Richard “Dick” Polenberg, the Marie Underhill Noll Professor of History Emeritus, died Nov. 26 in Ithaca. He was 83.
Polenberg, a foremost scholar of American history, taught at Cornell from 1966 through his retirement in 2012. He served as department chair from 1977-80, taught memorable large lecture courses (including his popular class on modern U.S. history, which reliably filled Bailey Hall), and trained and mentored countless graduate students over the decades.
“Almost from the day I arrived at Cornell in 1972, Dick served as my model for the perfect blend of teacher and scholar,” said R. Laurence Moore, the Howard A. Newman Professor of American Studies and History Emeritus and a close friend of Polenberg. “Thousands of Cornell students took his courses, and many others read his books. But what I will remember most about Dick are personal traits – his gentleness, his integrity, his unending compassion for anyone who needed his help.”
“Dick Polenberg was one of the greatest among a remarkable group of historians of his generation,” said Barry Strauss, the Bryce and Edith M. Bowmar Professor in Humanistic Studies in the College of Arts and Sciences. “He was a wonderful teacher, scholar and colleague. He was a wise and humane mentor, as insightful as he was generous. Those of us who knew him will always count ourselves as fortunate.”
Polenberg, who received his B.A. from Brooklyn College in 1959 and his master’s (1959) and Ph.D. (1964) from Columbia University, first came to campus as a graduate student to conduct research and began teaching at Cornell as an assistant professor in 1966. He became a full professor in 1970, was named the Goldwin Smith Professor of American History in 1986 and the Marie Underhill Noll Professor of History in 2007.
Polenberg’s scholarly career covered a range of topics, including President Franklin D. Roosevelt’s New Deal policies, the social history of the United States in the modern era, and constitutional and legal history. He authored several books, including “One Nation Divisible: Class, Race and Ethnicity in the U.S. Since 1938,” “Fighting Faiths: The Abrams Case, the Supreme Court and Free Speech” (which received the American Bar Association‘s Silver Gavel Award) and edited an edition of the records of the 1954 hearing assessing the loyalty of theoretical physicist J. Robert Oppenheimer.
Polenberg was “a legendary master storyteller,” said Margaret Washington, the Marie Underhill Noll Professor of American History. “I knew him as a colleague and as a friend of intuitive sagacity, gentle demeanor and firm social justice convictions … devoted to historically conveying the human condition.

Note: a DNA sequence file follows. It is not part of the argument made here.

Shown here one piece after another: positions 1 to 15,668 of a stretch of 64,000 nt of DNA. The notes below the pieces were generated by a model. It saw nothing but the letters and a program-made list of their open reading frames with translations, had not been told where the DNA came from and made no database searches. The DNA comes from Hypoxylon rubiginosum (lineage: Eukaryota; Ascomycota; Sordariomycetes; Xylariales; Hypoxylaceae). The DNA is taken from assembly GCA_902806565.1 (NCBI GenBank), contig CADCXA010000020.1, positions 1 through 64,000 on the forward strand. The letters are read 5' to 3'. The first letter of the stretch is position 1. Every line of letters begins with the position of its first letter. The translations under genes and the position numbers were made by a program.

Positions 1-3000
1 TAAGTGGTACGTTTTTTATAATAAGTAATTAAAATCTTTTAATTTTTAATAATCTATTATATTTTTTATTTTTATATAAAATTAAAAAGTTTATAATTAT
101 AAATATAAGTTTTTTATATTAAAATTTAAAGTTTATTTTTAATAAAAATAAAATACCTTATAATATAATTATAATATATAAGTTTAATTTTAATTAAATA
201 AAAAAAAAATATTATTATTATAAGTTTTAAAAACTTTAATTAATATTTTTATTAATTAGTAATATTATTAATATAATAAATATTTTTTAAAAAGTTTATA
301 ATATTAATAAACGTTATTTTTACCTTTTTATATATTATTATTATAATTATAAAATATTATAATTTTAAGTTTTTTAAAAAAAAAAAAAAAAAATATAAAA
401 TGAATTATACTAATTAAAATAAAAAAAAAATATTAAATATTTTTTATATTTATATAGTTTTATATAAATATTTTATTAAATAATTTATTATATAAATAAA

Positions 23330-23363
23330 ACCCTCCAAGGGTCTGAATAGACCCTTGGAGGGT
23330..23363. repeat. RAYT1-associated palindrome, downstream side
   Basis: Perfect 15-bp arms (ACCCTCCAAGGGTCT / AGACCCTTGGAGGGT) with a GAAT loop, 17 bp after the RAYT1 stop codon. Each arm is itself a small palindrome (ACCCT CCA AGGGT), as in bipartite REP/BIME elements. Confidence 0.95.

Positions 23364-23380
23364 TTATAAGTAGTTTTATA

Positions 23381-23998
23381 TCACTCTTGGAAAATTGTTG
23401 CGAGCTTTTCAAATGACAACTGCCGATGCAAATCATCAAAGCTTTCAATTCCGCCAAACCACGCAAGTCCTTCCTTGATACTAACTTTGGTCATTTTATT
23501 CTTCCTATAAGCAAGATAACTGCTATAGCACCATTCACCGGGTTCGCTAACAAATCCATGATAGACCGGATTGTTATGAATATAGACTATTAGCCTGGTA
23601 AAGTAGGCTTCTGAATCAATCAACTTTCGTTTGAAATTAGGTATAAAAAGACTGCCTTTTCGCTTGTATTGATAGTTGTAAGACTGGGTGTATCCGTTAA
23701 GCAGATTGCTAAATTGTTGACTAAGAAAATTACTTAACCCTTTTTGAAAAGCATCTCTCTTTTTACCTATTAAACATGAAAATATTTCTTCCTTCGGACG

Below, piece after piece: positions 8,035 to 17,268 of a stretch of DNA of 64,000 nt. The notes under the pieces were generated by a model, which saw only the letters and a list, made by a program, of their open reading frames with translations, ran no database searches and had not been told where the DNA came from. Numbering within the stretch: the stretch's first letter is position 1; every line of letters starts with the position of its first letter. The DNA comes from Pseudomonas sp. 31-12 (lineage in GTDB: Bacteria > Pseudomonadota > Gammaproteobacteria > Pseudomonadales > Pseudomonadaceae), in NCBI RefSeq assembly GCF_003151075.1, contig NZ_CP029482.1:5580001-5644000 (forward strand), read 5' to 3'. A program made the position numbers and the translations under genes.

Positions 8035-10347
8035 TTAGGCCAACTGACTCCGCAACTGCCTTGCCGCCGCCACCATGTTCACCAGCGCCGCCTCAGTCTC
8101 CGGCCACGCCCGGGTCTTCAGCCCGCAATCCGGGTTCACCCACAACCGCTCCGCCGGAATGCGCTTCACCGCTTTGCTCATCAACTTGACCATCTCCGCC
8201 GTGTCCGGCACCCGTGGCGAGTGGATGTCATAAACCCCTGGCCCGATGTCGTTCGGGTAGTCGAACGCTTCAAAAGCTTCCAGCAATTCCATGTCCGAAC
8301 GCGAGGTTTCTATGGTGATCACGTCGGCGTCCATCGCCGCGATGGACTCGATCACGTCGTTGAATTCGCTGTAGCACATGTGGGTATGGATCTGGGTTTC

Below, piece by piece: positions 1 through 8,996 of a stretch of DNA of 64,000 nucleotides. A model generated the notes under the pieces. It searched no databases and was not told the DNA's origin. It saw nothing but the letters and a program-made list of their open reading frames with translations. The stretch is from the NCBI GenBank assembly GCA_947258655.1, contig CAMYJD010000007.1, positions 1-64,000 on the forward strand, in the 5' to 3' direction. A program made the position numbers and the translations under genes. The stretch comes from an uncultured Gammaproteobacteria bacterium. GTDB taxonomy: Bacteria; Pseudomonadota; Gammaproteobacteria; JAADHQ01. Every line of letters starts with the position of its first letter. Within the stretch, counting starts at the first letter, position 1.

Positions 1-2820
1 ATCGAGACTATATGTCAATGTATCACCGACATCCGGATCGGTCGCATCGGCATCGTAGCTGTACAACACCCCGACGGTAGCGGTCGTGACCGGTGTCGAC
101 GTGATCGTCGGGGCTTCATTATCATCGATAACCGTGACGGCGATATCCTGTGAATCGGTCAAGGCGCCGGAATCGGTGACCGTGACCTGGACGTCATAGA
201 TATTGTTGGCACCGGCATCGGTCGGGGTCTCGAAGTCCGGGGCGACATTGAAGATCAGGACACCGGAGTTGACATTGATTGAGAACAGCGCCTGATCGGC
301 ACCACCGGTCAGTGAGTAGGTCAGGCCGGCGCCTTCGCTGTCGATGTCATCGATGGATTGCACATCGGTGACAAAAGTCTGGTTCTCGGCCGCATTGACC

“I valued Dick’s integrity, directness, judgment and amazing knowledge, as long as we avoided baseball – he adored the Mets and I bleed Dodger blue,” Washington said, adding that he “will be best remembered and loved for passing on his attained wisdom to others.”
In addition to his memorable 20th century American history lectures in front of large Bailey Hall classes, he also excelled in teaching more intimate small seminars – sometimes in the living room of his Collegetown home. In more recent years, he had also included teaching classes on American roots music and the blues, another of his lifelong interests.
Polenberg was “known and treasured by his students and colleagues for his wonderful conversation and humor, his extraordinary high standards of scholarship, and his sheer example as a person who loved Cornell and continually translated that commitment into the highest of personal and scholarly qualities,” said Walter LaFeber, professor of history emeritus.
Polenberg was a recipient of the Clark Distinguished Teaching Award and was named a Stephen H. Weiss Presidential Fellow, among other accolades. In 1988-89 he served as a Fulbright Visiting Professor at the Hebrew University of Jerusalem.
Polenberg was honored by one former student with the establishment of the history department’s Elizabeth L. Grover ’75 Chair’s Discretionary fund in Honor of Professor Richard Polenberg (also known as the Polenberg Fund for Undergraduate Education), which brings outside speakers to undergraduate history classes, and funds field trips and movie screenings.
Following his retirement, Polenberg taught for several years at the Auburn Correctional Facility as part of the Cornell Prison Education Program. He also published “Hear My Sad Story: The True Tales That Inspired ‘Stagolee,’ ‘John Henry’ and Other Traditional American Folk Songs” (Cornell University Press, 2016).
In 2011, Polenberg delivered a “last lecture” as part of the Mortar Board Senior Honor Society‘s Last Lecture series and reflected on his career. During that talk, Polenberg recalled that when he came to Cornell, “it never occurred to me I would spend the rest of my life here and would end up teaching more than 25,000 students. But it was the best thing that could have happened to me. I‘ve always believed the job I have here is the finest job any historian could ever have.”
Polenberg is survived by his wife of 33 years, Joni Spielholtz; five children; and seven grandchildren.
A private funeral was held Nov. 30. Shiva was observed virtually by the family on Nov. 30 and will be observed again at 7:30 p.m. Dec. 2 – and any of Polenberg’s friends, students or colleagues are welcome to attend. For more information and a Zoom link, contact Rabbi Rachel Safman.